History of Medicine

First of all the doctor should look at the patient’s face. If he looks his usual self this is a good sign - Hippocrates 430BC

History of Medicine

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Many prominent physicians have promoted medical history as a tool to better understand diseases and to help frame the present and speculate on the future. William Osler, the English-speaking world’s leading physician a century ago, put it this way: “By the historical method alone can many problems in medicine be approached profitably.”

Paul Dudley White, America’s first academic cardiologist, also thought medical history was important. By looking back, he wrote in 1950, “we acquire a better perspective of our own place in history with the humbling realization of our role as merely a link in the long chain of the acquisition and application of medical knowledge.”

Two hundred years ago, many leading physicians of Europe and North America used leeches and lancets to bleed patients with “fever” and various other problems. George Washington’s death in 1799 was accelerated by aggressive blood-letting. During a 13-h period shortly before his death, doctors removed 2.5 quarts of blood from the former president. By current standards, this “treatment” seems incomprehensible (if not homicidal).

Then, however, blood-letting was championed by many prominent physicians, notably Benjamin Rush, a physician-signer of the Declaration of Independence. This “heroic” therapy reflected the lingering influence of Galen’s humoral pathology (after 1,500 years) and late 18th-century interpretations of pathophysiology...

History also provides many examples of the time lag that often separates the announcement of an innovation and its acceptance. The 20th-century history of the diagnosis and treatment of coronary heart disease illustrates how some new pathophysiological interpretations and innovations in diagnosis and treatment that proved correct or useful were ignored or worse. James Herrick’s comprehensive synthesis of the pathophysiology, clinical features, and consequences of coronary thrombosis (acute MI) is now considered a classic contribution to cardiological knowledge.

When Herrick published his detailed review in the Journal of the American Medical Association in 1912, it had no significant impact on practice. More than anything, doctors needed an objective tool to help them recognize coronary thrombosis (Herrick’s term). He gave them just that when he first reported the typical electrocardiographic features of coronary thrombosis in 1919. The other lesson to be learned from Herrick’s classic review is that he (like Osler) did not sense any artificial boundary between where a review of the literature ends and medical history begins...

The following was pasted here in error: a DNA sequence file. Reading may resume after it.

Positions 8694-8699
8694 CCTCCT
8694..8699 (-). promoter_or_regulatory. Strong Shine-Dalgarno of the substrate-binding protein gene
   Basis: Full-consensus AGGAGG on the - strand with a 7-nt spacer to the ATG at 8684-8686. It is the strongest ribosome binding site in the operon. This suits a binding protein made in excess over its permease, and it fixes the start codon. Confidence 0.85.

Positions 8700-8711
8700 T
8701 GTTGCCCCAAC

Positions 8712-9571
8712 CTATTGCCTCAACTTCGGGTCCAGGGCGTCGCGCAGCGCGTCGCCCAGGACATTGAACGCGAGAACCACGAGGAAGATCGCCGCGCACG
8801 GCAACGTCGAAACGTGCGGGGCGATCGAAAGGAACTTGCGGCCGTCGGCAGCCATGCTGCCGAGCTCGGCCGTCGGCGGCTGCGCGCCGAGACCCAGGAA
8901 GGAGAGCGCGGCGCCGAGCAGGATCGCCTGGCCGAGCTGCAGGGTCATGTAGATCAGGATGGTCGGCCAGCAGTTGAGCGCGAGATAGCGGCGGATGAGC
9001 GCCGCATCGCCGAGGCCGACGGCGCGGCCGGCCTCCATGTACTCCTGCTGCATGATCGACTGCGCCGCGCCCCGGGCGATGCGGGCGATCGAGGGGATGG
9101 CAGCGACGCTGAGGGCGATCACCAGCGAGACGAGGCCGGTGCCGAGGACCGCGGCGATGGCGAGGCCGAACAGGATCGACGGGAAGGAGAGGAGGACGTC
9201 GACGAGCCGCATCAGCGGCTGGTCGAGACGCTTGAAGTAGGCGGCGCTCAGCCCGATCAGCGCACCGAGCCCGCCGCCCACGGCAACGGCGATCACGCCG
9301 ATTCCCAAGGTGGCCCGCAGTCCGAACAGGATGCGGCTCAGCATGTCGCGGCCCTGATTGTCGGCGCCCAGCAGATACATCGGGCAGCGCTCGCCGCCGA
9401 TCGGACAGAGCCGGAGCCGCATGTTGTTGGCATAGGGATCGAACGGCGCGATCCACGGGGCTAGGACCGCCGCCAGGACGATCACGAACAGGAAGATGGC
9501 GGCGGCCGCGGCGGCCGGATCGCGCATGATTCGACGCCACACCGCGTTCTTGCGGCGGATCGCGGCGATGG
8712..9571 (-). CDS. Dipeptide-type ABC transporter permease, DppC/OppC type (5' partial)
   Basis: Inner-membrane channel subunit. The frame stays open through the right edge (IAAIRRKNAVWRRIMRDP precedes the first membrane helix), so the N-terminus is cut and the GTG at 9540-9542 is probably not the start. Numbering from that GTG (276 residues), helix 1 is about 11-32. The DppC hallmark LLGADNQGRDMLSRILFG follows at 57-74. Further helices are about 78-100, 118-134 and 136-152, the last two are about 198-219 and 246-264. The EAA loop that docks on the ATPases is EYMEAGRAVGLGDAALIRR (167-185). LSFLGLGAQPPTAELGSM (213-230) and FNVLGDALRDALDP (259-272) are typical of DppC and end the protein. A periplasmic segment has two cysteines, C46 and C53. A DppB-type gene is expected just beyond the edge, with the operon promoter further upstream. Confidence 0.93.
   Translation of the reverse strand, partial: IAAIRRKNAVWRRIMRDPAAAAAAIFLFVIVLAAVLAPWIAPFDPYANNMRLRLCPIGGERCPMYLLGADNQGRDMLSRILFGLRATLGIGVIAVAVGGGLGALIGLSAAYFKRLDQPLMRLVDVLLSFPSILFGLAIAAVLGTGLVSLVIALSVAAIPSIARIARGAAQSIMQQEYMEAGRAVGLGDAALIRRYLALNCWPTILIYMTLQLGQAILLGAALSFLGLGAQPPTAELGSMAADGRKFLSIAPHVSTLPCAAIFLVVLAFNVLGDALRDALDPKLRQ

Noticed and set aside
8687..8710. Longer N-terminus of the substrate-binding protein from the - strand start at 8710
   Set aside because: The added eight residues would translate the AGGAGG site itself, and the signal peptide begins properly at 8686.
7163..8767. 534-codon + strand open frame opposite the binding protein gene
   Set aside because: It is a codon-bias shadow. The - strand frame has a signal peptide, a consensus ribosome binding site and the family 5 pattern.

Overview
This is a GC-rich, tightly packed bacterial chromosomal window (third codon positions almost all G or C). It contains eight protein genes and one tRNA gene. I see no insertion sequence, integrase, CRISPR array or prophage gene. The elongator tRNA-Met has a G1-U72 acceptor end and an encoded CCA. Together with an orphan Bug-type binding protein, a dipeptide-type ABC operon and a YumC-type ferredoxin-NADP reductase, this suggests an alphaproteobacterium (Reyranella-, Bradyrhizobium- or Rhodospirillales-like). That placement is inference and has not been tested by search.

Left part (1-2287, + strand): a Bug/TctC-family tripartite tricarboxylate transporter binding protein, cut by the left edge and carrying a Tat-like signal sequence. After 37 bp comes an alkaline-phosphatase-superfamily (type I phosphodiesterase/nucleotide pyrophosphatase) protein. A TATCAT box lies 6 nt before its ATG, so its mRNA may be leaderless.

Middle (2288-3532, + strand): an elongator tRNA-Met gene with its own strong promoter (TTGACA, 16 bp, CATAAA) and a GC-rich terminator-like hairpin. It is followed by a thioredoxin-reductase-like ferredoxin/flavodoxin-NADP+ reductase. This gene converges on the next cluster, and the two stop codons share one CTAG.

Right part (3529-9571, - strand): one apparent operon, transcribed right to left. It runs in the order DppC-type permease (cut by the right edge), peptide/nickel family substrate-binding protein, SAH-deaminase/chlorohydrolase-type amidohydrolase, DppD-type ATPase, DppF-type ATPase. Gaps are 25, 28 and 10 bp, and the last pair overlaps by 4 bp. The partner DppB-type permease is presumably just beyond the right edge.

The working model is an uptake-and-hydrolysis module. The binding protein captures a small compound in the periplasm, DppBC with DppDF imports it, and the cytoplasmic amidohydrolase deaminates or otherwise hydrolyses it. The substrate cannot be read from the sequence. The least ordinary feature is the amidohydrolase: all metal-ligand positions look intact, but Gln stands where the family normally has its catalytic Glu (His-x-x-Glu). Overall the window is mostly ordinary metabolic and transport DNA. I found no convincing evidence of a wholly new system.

The history of coronary angiography provides a poignant example of resistance to innovation. Mason Sones Jr. published a concise description of his technique of selective coronary angiography in 1962. This procedure made it possible for the first time to visualize the entire coronary arterial system in living humans. It is hard to imagine cardiology and cardiac surgery today without this valuable technique that catalyzed thousands of careers and a multitude of industries.

Although several cardiologists in academic centers and referral hospitals embraced the technique almost immediately, a few influential voices urged caution. Four years after Sones’s paper appeared, a writer editorialized in the Lancet(12), “Sufficient time has elapsed since the introduction of coronary arteriography for its usefulness to be assessed. As an aid to diagnosis in ischemic heart-disease, it seems at present to offer little that cannot be more easily obtained by much simpler methods, such as good history-taking and electrocardiography.”

George Burch, a prominent academic cardiologist who was editor of the American Heart Journal and a former president of the American College of Cardiology, harshly criticized selective coronary angiography more than a decade after its introduction. By then, the technique was widely accepted as the definitive tool for defining the location and severity of coronary obstructions...

When you enter the world of medical history, you have embarked on an interesting journey through time. I think you will enjoy the trip and the broader perspective it provides.

Source: W Bruce Fye MD, Excerpt from Medical history: a valuable tool to help us frame the present and predict the future, Journal of the American College of Cardiology, 2003;41(2):346-349.

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Last Updated : Friday, June 11, 2021